Archives for posts with tag: asparagus

I’m doing some work for my former company and was chatting with a friend and co-worker while in the office today. We talked about several topics (I haven’t seen her in some time), including our garden (she has been following this blog; thanks!). She was impressed by the 640 pounds of compost that we added to the raised beds a month ago (see April 12, 2014).

Yes, that’s a lot of manure. Bringing it home from the garden center taxed the suspension system of our old car and schlepping it from the road to the planters taxed my poor aching back (fortunately, the staff at the garden center take care of loading it into the car). Gardening can be an intensely physical activity.

But once the compost was placed (along with an equal volume of peat moss) in the raised beds, it didn’t amount to as much as one might think. Spread out over almost a hundred square feet, that load of compost only raised the soil level by a couple of inches. It would take another three times that amount of material—almost a ton—to bring the soil level up to the top of the planters.

And while two years ago, when I was only just building the second planter, one hundred square feet seemed like an immense area in which to plant vegetables, it soon became crowded and insufficient. That’s why last year we expanded the garden outside the confines of the planters. We now plant the entire yard to one side of the swimming pool, an area of about 360 square feet (admittedly, some of that is aisle space).

We’ll be headed to the garden center shortly for another load of soil in which to plant the squashes and cucumbers. Six hundred forty pounds of compost will become 1280 pounds or maybe even a ton. Taken all together—including what is already there—it is truly a staggering quantity.

And it will increase even more when we figure out where to put the asparagus and rhubarb…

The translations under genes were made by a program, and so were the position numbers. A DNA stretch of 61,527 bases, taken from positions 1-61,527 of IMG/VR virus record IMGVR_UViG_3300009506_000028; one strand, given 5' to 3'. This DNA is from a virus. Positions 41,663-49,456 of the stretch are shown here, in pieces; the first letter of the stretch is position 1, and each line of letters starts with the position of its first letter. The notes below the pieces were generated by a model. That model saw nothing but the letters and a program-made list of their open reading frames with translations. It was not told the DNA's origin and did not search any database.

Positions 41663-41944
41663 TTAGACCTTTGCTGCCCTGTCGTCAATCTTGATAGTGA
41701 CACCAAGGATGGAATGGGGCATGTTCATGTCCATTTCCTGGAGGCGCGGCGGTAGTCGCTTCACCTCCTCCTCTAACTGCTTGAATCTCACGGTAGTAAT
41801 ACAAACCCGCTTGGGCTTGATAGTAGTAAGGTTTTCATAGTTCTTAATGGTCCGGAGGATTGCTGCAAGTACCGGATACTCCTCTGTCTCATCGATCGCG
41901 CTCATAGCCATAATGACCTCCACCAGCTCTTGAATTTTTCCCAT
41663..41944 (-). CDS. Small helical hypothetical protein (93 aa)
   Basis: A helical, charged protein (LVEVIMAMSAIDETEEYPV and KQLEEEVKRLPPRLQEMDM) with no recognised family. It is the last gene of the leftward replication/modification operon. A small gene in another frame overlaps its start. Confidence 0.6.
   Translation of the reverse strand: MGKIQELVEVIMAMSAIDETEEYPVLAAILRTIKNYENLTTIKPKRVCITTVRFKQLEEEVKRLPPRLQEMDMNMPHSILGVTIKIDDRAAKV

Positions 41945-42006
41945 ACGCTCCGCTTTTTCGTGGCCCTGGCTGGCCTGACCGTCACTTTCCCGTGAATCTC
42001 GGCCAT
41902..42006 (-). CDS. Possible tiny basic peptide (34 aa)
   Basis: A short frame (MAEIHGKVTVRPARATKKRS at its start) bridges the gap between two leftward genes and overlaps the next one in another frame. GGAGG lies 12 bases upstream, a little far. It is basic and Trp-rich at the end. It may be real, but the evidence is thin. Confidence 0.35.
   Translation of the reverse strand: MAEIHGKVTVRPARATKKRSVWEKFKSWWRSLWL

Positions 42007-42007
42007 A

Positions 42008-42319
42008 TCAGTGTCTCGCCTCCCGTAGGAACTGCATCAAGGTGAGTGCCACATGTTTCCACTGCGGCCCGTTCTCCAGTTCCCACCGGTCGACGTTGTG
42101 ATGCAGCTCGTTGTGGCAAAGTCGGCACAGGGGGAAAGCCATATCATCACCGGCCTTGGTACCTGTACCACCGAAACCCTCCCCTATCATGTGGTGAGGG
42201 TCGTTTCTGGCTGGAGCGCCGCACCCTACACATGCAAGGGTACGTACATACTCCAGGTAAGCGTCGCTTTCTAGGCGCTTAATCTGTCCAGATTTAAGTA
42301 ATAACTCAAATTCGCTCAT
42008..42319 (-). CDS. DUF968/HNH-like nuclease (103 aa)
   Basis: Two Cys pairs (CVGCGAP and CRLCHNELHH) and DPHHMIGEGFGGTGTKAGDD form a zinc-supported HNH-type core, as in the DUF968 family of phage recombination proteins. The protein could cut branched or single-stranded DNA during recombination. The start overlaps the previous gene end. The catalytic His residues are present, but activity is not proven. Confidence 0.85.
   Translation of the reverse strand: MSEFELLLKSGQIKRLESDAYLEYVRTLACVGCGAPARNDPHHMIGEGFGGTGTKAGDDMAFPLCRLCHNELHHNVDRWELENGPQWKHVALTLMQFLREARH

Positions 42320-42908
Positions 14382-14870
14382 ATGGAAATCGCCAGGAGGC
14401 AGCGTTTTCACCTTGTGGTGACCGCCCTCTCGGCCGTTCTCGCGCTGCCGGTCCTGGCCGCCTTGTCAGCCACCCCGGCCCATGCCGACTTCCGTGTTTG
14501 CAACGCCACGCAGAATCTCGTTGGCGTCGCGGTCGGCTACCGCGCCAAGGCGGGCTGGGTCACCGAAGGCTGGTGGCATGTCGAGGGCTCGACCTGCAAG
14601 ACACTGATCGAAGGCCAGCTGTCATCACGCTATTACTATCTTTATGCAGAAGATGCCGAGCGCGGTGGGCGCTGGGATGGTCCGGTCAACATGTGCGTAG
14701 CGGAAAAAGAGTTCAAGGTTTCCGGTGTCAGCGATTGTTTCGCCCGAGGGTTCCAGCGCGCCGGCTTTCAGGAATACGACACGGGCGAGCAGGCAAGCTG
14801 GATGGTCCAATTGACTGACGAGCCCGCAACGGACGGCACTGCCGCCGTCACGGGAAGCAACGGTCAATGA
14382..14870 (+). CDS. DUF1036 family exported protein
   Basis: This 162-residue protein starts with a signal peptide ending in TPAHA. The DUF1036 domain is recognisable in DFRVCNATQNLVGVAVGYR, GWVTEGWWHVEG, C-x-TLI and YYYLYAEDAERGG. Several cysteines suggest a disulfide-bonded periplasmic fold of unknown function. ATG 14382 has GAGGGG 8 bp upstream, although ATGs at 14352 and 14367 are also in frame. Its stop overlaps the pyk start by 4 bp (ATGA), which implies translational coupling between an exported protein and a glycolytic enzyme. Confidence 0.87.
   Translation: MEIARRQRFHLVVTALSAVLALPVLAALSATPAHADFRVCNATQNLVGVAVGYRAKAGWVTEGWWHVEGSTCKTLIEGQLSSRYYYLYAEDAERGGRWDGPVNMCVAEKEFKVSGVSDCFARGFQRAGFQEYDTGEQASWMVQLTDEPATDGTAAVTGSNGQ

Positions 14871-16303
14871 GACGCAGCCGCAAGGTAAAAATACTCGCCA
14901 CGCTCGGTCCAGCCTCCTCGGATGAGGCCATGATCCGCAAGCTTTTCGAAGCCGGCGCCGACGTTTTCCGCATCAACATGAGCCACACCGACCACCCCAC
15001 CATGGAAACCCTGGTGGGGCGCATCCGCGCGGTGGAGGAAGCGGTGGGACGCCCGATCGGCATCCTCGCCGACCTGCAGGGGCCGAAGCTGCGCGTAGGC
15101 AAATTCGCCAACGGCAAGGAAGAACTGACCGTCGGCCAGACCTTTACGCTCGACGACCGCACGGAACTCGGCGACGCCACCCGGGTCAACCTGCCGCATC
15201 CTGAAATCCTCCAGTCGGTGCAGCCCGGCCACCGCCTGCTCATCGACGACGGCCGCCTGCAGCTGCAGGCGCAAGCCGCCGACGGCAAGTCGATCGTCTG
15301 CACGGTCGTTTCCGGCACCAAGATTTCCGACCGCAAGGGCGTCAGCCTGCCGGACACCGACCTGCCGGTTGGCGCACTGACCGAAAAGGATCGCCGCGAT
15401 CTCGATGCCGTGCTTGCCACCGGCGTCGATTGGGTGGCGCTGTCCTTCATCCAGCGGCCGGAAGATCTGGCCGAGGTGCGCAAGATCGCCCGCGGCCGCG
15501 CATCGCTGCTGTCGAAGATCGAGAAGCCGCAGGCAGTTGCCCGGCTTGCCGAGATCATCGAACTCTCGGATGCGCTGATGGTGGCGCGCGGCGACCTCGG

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Another reason to eat dinner in a restaurant occasionally, besides the expertly-prepared food, quality wines and convivial atmosphere (i.e., the fun of it) is that it is a good way to glean menu ideas and learn about unfamiliar ingredients (or familiar ingredients used in unfamiliar ways).  Tonight, at The Dutch in New York City, Rachel and I enjoyed a delicious spring dinner that highlighted the season’s early vegetables and provided inspiration for future meals at home.

We started with “Stracciatella Toast, Artichoke, Broccoli Rabe” (the menu employs the trendy practice of naming dishes with a terse list of components), which was basically a version of crostini or bruschetta (I think only native Italians know the difference).  A slice of rustic bread was grilled, topped with melted mozzarella and a jumble of fresh and sautéed vegetables.  It seemed both hearty and light at the same time.

We followed that with “Snap Pea Salad, Poppy-Tarragon Dressing, Green Garbanzo”, composed of the named vegetables as well as a mixture of leafy greens.  I’ve never seen green garbanzo beans before but will have to track them down.  They were like a cross between fresh peas and fava beans and added a similar bright green color, texture and flavor to the salad.  I suspect that they would make a tasty variation on hummus.

We could easily have stopped there.  We’ve been finding lately that after starters and/or a salad, our appetite is almost sated, especially if there has been wine and a bread basket.  The main dishes (which tonight were “Skuna Bay Salmon, Pastrami Spice, Crispy Potato, Beets” and “Colorado Lamb, Farro, Asparagus, Favas, Sweet Birch”) almost become superfluous and often end up in a doggie bag (although not this time).  And forget about dessert.  If we were to recreate this meal at home—and this is likely—we would limit the menu to the crostini and salad.